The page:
We have witnessed the deaths of quite a few of the main cast of 00 in this episode. Apparently losing Lockon wasn’t enough torment for Felt, so she had to lose her lesbian lover good friend Christina Sierra as well. Since Patrick isn’t dead, according to official rumors of some kind (the cockpit of his GN-X unit was left intact after the explosion, so he may be shaken a bit, but he’s allegedly alive), Christina is the most impactful death of the episode, and, as such, it got the high-class treatment. Like Lockon’s two-episode “hey he’s going to live! Pranked!” death sequence, Christina looks like she is going to make it through the massive explosion, having lost Lichty, the only man she has ever loved (last-minute just-before-death love interest developments are always harsh), but then, of course, we find that she has a shard of the Ptomemaios wedged in her suit, effectively piercing her and killing her.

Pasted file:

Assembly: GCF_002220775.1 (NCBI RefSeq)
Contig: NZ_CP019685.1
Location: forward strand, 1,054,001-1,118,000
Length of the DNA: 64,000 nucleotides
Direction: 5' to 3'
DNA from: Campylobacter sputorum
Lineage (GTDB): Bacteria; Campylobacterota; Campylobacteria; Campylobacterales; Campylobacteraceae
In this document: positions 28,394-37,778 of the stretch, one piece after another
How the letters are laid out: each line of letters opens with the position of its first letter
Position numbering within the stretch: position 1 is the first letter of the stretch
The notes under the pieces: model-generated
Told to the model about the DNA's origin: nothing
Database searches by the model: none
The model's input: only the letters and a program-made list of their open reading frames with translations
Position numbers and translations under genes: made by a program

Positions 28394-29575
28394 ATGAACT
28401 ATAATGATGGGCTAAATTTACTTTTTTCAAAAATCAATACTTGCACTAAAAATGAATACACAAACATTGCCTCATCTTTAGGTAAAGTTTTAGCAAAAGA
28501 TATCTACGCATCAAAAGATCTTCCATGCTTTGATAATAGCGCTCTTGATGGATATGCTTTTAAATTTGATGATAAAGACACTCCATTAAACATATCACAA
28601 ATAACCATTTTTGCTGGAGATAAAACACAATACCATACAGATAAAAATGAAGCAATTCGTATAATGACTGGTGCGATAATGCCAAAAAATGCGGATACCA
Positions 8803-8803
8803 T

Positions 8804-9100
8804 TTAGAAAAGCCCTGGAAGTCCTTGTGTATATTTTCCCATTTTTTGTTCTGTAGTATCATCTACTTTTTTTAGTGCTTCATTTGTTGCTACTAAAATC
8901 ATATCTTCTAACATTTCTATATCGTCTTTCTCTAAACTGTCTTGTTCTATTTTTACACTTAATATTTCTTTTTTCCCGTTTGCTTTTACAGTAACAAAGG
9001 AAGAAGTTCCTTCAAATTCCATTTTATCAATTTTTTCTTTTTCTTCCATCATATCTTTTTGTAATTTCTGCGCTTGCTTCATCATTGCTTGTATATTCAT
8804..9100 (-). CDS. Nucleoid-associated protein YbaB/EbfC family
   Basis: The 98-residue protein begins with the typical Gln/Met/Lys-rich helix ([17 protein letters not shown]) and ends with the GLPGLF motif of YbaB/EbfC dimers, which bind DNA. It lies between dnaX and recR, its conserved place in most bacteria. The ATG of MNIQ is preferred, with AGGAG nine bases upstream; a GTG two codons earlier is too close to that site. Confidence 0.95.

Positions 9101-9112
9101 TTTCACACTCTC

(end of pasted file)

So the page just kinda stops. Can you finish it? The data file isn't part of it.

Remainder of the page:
I already felt a strong upwelling of moe for Felt, far greater than any previous feeling of moe towards said Felt, when she composed the letter for Lockon and her parents, but when she broke down in tears in the normal suit after the death of her second half, I had to sternly remind myself that, no, you cannot hug an anime character, unless one buys the special limited edition $300 dakimakura and somehow finds a pillow big enough to fit in it, and anyway those things aren’t usually meant, strictly speaking, for “hugging”, so it’s kind of a moot point. At any rate, whatever grip Nena Trinity and her Kugimiya wiles might have on me, Felt is currently the strongest female in the series for me, although, given the wide array of 00’s cast, and their respective developments, that’s saying something, I think. For a character who’s had an almost bit role to date, she’s the strongest supporting character, and I can only hope that they expound on Felt’s moe-ness for the second season.